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Innovations in Derivatives Markets: Fixed Income Modeling, Valuation Adjustments, Risk Management, and Regulation

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Book Series: Springer Proceedings in Mathematics & Statistics ISSN: 2194-1009 ISBN: 9783319334455 9783319334462 Year: Volume: 165 Pages: 449 DOI: 10.1007/978-3-319-33446-2 Language: English
Publisher: Springer Nature
Subject: Mechanical Engineering --- Therapeutics --- Biotechnology --- Business and Management --- Chemical Technology
Added to DOAB on : 2017-03-08 12:08:06
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This book presents 20 peer-reviewed chapters on current aspects of derivatives markets and derivative pricing. The contributions, written by leading researchers in the field as well as experienced authors from the financial industry, present the state of the art in:• Modeling counterparty credit risk: credit valuation adjustment, debit valuation adjustment, funding valuation adjustment, and wrong way risk.• Pricing and hedging in fixed-income markets and multi-curve interest-rate modeling.• Recent developments concerning contingent convertible bonds, the measuring of basis spreads, and the modeling of implied correlations.The recent financial crisis has cast tremendous doubts on the classical view on derivative pricing. Now, counterparty credit risk and liquidity issues are integral aspects of a prudent valuation procedure and the reference interest rates are represented by a multitude of curves according to their different periods and maturities.A panel discussion included in the book (featuring Damiano Brigo, Christian Fries, John Hull, and Daniel Sommer) on the foundations of modeling and pricing in the presence of counterparty credit risk provides intriguing insights on the debate.

The Infrastructure Finance Challenge

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Book Series: Open Reports Series ISBN: 9781783742950 Year: Pages: 134 DOI: 10.11647/OBP.0106 Language: English
Publisher: Open Book Publishers
Subject: Economics
Added to DOAB on : 2017-08-22 11:01:50
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"Infrastructure and its effects on economic growth, social welfare, and sustainability receive a great deal of attention today. There is widespread agreement that infrastructure is a key dimension of global development and that its impact reaches deep into the broader economy with important and complex implications for social progress. At the same time, infrastructure finance is among the most complex and challenging areas in the global financial architecture. Ingo Walter, Professor of Finance, Corporate Governance and Ethics Emeritus at the Stern School of Business, New York University, and his team of experts tackles the issue by focussing on key findings backed by serious theoretical and empirical research. The result is a set of viable guideposts for researchers, policy-makers, students and anybody interested in the complex challenges of contemporary economy. "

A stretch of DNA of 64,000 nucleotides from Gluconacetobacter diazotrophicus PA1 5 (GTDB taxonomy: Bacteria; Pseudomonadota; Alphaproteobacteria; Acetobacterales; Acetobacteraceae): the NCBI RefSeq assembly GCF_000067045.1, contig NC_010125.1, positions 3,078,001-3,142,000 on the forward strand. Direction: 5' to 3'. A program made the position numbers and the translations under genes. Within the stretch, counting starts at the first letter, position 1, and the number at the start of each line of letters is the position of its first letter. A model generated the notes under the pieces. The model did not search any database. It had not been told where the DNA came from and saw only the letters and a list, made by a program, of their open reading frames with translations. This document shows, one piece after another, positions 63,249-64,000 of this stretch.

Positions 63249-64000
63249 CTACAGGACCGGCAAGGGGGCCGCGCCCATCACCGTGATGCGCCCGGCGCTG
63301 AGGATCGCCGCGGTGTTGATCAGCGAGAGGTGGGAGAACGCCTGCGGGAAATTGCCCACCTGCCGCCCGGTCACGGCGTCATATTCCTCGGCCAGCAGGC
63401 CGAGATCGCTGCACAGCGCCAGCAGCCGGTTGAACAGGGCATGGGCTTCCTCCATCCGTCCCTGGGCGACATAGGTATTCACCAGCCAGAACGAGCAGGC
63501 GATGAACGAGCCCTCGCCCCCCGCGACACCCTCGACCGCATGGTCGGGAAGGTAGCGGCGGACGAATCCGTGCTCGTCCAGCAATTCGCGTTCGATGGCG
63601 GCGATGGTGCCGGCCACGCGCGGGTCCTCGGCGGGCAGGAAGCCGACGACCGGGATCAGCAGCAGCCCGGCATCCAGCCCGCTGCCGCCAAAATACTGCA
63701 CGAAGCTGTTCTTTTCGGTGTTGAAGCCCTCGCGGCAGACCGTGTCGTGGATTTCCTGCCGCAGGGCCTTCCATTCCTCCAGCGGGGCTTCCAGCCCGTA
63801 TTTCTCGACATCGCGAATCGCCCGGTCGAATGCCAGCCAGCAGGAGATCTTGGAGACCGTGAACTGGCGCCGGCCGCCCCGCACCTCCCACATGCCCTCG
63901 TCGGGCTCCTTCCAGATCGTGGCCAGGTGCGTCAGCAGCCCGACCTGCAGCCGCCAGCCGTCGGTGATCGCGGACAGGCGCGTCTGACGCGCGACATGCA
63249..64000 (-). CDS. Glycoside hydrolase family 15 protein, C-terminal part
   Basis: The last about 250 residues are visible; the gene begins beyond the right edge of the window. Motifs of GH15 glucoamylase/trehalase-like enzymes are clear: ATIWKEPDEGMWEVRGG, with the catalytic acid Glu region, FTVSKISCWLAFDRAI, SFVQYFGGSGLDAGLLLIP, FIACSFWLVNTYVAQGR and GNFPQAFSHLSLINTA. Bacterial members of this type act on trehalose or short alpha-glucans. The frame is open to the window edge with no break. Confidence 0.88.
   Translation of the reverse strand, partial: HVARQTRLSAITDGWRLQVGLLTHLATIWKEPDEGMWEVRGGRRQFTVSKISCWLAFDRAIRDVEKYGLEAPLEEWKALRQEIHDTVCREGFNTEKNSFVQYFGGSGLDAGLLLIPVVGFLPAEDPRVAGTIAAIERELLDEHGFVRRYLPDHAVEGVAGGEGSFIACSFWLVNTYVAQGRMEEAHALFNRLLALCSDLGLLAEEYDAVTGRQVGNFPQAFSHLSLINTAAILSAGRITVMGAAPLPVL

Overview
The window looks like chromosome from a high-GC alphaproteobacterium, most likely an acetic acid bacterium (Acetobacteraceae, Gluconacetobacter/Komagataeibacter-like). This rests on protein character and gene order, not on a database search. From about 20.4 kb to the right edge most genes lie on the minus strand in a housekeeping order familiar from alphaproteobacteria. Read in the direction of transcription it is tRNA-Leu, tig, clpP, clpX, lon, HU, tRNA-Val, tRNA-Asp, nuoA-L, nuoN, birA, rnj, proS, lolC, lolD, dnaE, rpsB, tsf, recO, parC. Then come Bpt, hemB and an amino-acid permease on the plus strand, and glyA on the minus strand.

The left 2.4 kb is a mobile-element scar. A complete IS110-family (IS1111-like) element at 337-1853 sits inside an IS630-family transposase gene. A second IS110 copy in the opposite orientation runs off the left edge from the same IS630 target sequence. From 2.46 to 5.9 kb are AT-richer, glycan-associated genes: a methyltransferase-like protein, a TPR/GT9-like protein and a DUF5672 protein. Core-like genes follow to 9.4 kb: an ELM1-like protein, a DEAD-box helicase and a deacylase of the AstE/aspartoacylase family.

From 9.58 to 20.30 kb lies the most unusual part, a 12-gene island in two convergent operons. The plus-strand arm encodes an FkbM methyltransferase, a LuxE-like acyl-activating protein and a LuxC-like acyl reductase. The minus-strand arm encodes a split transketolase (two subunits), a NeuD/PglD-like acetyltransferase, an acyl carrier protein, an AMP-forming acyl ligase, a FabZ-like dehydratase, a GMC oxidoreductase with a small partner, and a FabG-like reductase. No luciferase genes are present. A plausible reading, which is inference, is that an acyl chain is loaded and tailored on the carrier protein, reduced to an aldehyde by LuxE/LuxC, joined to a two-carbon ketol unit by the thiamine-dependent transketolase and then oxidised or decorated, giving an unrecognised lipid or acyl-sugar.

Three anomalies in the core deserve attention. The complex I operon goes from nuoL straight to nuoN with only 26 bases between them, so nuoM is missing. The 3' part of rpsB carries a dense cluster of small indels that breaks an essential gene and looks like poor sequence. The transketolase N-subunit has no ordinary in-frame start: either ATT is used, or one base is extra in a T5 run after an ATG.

Dull Disasters? How planning ahead will make a difference

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ISBN: 9780198785576 Year: Pages: 160 DOI: 10.1093/acprof:oso/9780198785576.001.0001 Language: English
Publisher: Oxford University Press Grant: World Bank Group
Subject: Economics --- Social and Public Welfare --- Social Sciences --- History --- Migration
Added to DOAB on : 2016-07-14 11:01:15
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Economic losses from disasters are now reaching an average of US$250–$300 billion a year. In the last 20 years, more than 530,000 people died as a direct result of extreme weather events; millions more were seriously injured. Most of the deaths and serious injuries were in developing countries. Meanwhile, highly infectious diseases will continue to emerge or re-emerge, and natural hazards will not disappear. But these extreme events do not need to turn into large-scale disasters. Better and faster responses are possible. The authors contend that even though there is much generosity in the world to support the responses to and recovery from natural disasters, the current funding model, based on mobilizing financial resources after disasters take place, is flawed and makes responses late, fragmented, unreliable, and poorly targeted, while providing poor incentives for preparedness or risk reduction. The way forward centres around reforming the funding model for disasters, moving towards plans with simple rules for early action and that are locked in before disasters through credible funding strategies—all while resisting the allure of post-disaster discretionary funding and the threat it poses for those seeking to ensure that disasters have a less severe impact.

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